Politico: Why China Wants a Jeb-vs.-Hillary Race

August 5, 2015, Kecheng Fang0 Comments

The Politico Magazine published an article on Chinese official media's coverage of the ongoing U.S. presidential election campaigns. I shared some viewpoints on this issue:

“The Chinese media, especially the Party media, has been using American elections as a way to discredit democracy,” says Kecheng Fang, a former reporter for the Southern Weekly in Guangzhou who now researches Chinese media at the University of Pennsylvania. “I think much of Chinese media has been referring to this election as Clinton 2.0 versus Bush 3.0, so it’s a very trendy topic.”

Among those likely eager to make this anti-democratic narrative stick is China’s President Xi Jinping, who would no doubt like to divert attention from the troubling fact that he, himself, is the product of a political dynasty. His father, Xi Zhongxun, was a vice premier and is regarded as one of the founders of the CCP; [...] Read more

Foreign Policy: Behind the Fall of China’s Greatest Newspaper

January 29, 2015, Kecheng Fang2 Comments

This January marks the second anniversary of the Southern Weekly incident, Maria Repnikova and I write on the aftermath of the incident for Foreign Policy. The following version is slightly different from FP's published edition.

In early January 2013, hundreds of protesters gathered in the southern Chinese city of Guangzhou in support of one of the country’s most influential liberal newspapers, Nanfang Zhoumo, or Southern Weekly, in a rare standoff against local propaganda officials. The Weekly, established in 1984 and claiming a present-day circulation of over 1.7 million, had long been regarded as a model of watchdog journalism. But under the thumb of then-new, conservative chief provincial censor, Tuo Zhen, the paper’s scheduled annual 2013 New Year editorial advocating constitutional reform had been secretly scrapped and replaced with a different version praising the Communist [...] Read more

An Internet For All and By All

November 21, 2013, Kecheng Fang0 Comments

When I was invited to participate in the 2nd annual Stockholm Internet Forum (SIF) which was held in Sweden in May 2013, I was expecting debates on government regulation and criticisms of China's "Great Firewall" since the forum highlighted "freedom and openness on the Internet" in its mission statement. After the two-day sessions, however, I realized that my mind was too "China-centric" and that Internet freedom means much more than against censorship.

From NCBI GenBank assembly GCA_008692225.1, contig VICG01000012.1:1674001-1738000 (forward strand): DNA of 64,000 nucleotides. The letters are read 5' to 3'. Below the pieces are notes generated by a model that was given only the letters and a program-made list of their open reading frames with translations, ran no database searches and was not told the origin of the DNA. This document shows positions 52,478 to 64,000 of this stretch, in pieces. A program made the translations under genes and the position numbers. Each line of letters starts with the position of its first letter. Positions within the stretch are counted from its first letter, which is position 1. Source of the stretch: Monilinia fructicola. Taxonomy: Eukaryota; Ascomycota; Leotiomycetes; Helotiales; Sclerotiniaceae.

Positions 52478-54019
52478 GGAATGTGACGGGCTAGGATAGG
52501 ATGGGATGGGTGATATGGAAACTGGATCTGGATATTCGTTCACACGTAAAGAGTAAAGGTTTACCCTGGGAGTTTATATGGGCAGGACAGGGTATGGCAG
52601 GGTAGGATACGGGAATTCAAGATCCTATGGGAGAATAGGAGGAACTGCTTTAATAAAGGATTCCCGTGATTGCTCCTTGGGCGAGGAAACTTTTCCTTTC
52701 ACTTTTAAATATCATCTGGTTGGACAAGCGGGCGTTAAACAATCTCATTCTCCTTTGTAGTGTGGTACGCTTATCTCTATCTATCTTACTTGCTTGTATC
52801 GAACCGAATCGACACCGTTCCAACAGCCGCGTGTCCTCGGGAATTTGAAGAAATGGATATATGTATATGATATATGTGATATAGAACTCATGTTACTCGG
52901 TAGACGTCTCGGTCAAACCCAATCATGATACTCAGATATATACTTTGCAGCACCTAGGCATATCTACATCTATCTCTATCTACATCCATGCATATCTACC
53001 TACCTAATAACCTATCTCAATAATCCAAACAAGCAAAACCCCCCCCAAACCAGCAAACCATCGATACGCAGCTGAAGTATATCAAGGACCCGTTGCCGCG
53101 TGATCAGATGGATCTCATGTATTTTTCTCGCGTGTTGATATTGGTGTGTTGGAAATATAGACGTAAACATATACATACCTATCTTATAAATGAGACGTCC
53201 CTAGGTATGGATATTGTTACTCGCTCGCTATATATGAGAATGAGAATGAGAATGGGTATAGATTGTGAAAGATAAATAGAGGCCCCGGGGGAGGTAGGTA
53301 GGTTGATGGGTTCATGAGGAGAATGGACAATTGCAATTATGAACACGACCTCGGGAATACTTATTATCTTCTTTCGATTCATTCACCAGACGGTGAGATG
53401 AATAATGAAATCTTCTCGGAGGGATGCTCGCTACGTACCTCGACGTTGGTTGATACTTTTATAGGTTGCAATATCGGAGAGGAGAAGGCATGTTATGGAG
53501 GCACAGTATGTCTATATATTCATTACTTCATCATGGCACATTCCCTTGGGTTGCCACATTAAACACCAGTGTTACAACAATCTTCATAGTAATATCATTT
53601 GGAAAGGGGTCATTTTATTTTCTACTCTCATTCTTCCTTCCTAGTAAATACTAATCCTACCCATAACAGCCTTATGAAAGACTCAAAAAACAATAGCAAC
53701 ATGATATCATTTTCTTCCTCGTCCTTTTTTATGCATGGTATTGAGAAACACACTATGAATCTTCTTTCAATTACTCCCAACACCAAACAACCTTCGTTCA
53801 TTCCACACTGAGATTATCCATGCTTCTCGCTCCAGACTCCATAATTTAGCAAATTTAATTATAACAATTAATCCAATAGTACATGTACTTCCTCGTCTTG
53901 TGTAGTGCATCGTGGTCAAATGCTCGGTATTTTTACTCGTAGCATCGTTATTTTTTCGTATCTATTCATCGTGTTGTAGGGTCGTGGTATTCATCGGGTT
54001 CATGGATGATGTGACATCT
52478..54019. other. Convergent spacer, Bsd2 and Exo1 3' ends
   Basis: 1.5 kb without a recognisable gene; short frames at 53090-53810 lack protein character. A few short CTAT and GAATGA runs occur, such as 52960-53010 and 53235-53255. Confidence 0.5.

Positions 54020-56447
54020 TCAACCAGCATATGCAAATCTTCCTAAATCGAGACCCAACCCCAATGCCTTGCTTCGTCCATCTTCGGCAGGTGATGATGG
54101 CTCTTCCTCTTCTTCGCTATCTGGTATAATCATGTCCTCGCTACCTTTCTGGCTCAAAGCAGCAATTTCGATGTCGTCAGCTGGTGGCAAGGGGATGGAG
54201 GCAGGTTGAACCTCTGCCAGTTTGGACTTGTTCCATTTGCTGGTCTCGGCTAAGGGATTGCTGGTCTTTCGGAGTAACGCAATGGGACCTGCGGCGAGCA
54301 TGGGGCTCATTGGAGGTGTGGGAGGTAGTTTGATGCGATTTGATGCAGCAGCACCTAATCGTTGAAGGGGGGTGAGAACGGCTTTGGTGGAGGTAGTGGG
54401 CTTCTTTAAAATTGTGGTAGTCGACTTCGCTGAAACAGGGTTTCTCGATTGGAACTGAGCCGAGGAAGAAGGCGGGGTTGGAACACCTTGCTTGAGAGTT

One major topic of the SIF, which consists of about 400 participants from more than 90 countries, is the low Internet penetration and high cost in many low-income countries. As a Chinese netizen who pays $15 per month for the Internet, I was quite astonished to learn that it costs a doctor’s half-month salary to spend 30 minutes in a cyber Cafe in Cuba and only 3% of Cubans have access to internet. A participant from Mozambique said [...] Read more

From “Angrily Denounce” to “Be Gravely Hurt”

August 6, 2013, Kecheng Fang0 Comments

—A RESEARCH ON THE SET PHRASES IN CHINA’S DIPLOMATESE

INTRODUCTION
As China continues to expand its role in the international community, its diplomatese stays mechanical. Many people notice that “hurt the feelings of the Chinese people” becomes a phrase the Chinese government chooses for nearly every statement when dealing with international disagreement. For example, after French President Nicolas Sarkozy’s meeting with the Dalai Lama on December 6th, 2008, Deputy Foreign Minister He Yafei said, “The meeting grossly interfered in China’s internal affairs, severely undermined China’s core interests, gravely hurt the feelings of the Chinese people and damaged the political basis of China-France and China-EU relations.”[1]

This kind of expression has deeply influenced the thought and expression of ordinary Chinese people. They are using it frequently, no matter genuine [...] Read more